Named after NASA’s second administrator, the massive telescope is three stories high and the size of a tennis court. The instrument is so large that it will have to be folded to fit into the rocket that will carry it to space after being launched in French Guiana.

The telescope has been designed to observe infrared light with such extraordinary sensitivity that it will be able to see the first galaxies born after the Big Bang over 13.5 billion years ago.

The international Webb mission was funded in part by the European Space Agency and the Canadian Space Agency. Scientists all over the world will have access to the Webb telescope, which is 100 times more powerful than the Hubble Space Telescope.

By Chrissy Sexton, Earth.com Staff Writer

Video Credit: NASA Goddard

Can an asteroid be diverted from Earth?


Today’s Video of the Day from the European Space Agency (ESA) introduces the Asteroid Impact and Deflection Assessment (AIDA) mission, which will test the feasibility of deflecting asteroids from our planet.

The scientists will explore whether an asteroid could be successfully diverted using a high-speed impact. After the NASA DART spacecraft impacts the smaller body of a double-asteroid system called Didymos, the HERA spacecraft will inspect the outcome.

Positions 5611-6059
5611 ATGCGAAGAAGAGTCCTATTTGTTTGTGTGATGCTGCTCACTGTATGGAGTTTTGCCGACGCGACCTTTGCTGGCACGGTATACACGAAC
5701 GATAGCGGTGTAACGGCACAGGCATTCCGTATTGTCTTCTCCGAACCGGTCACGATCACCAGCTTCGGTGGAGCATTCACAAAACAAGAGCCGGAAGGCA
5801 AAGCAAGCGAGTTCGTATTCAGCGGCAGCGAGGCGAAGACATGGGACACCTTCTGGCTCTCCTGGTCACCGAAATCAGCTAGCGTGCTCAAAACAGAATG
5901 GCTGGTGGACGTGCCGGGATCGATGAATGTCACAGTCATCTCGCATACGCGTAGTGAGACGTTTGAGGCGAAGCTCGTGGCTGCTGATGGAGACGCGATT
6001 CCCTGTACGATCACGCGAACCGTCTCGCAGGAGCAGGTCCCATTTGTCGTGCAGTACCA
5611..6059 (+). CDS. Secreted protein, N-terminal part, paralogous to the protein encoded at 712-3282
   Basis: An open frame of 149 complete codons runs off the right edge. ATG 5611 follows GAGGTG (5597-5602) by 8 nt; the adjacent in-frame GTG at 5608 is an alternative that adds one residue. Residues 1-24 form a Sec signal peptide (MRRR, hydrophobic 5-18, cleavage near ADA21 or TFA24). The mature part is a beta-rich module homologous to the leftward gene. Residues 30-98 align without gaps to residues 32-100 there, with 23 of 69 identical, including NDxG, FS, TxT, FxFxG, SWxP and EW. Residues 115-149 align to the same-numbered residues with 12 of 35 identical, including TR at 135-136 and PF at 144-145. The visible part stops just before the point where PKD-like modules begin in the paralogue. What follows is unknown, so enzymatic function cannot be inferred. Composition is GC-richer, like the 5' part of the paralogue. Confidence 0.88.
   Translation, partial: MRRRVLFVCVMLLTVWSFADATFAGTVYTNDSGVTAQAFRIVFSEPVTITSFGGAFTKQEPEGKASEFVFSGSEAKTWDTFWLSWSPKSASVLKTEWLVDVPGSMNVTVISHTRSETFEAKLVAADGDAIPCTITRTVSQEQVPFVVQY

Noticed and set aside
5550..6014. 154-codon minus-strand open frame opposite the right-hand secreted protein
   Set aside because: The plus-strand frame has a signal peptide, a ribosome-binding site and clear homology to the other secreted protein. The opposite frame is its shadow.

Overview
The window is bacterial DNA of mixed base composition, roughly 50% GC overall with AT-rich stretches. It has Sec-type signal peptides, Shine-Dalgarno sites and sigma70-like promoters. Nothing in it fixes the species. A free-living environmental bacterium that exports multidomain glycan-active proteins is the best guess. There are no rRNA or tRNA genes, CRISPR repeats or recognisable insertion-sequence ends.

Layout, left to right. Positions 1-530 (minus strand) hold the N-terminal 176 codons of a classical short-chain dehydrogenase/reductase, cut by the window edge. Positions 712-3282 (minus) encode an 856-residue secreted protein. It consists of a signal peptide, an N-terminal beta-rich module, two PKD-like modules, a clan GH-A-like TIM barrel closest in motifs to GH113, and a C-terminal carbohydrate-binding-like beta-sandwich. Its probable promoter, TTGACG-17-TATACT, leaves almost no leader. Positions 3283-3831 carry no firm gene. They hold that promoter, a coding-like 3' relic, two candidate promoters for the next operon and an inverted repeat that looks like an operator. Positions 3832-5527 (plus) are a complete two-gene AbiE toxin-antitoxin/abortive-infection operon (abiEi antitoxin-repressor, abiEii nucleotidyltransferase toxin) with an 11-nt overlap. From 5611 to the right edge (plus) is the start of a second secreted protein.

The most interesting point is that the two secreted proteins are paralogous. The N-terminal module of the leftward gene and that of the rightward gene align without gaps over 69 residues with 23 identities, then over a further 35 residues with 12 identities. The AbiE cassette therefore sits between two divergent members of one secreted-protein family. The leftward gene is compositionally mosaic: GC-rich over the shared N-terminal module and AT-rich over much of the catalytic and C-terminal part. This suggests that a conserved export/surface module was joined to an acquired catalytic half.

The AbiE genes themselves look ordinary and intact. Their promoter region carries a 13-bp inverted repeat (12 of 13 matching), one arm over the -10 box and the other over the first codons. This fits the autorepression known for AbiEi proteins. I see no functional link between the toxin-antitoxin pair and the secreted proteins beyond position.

HERA will also collect data from the interior and exterior structures of the asteroids to give scientists a better understanding of how they form in the solar system.

The video is part of the ESA’s Space in Videos series.

By Chrissy Sexton, Earth.com Staff Writer

 

Video Credit: European Space Agency

NASA celebrates ten years of scientific discovery by Fermi


Today’s Video of the Day from NASA celebrates ten years of revolutionary discovery from the agency’s Fermi Gamma-ray Space Telescope, which was launched on June 11, 2018.

The satellite is designed to detect and map gamma rays, which are produced by the hottest and most energetic objects in the entire universe, such as neutron stars and supernova explosions.

Fermi has mapped these explosive events over the last decade, observing over 2,300 gamma-ray bursts.

By Chrissy Sexton, Earth.com Staff Writer

Video Credit: NASA Goddard

Horizons crew arrives at the International Space Station


Today’s Video of the Day from the European Space Agency (ESA) shows the members of the Horizons crew receiving a warm welcome by astronauts at the International Space Station. The crew successfully docked at the Space Station after orbiting the Earth 34 times over the course of two days.

Led by German astronaut Alexander Gerst, the Horizons crew will conduct over 50 experiments while onboard the spacecraft, including the development of robots that can assist humans in future explorations of the Solar System.

By Chrissy Sexton, Earth.com Staff Writer

Video Credit: European Space Agency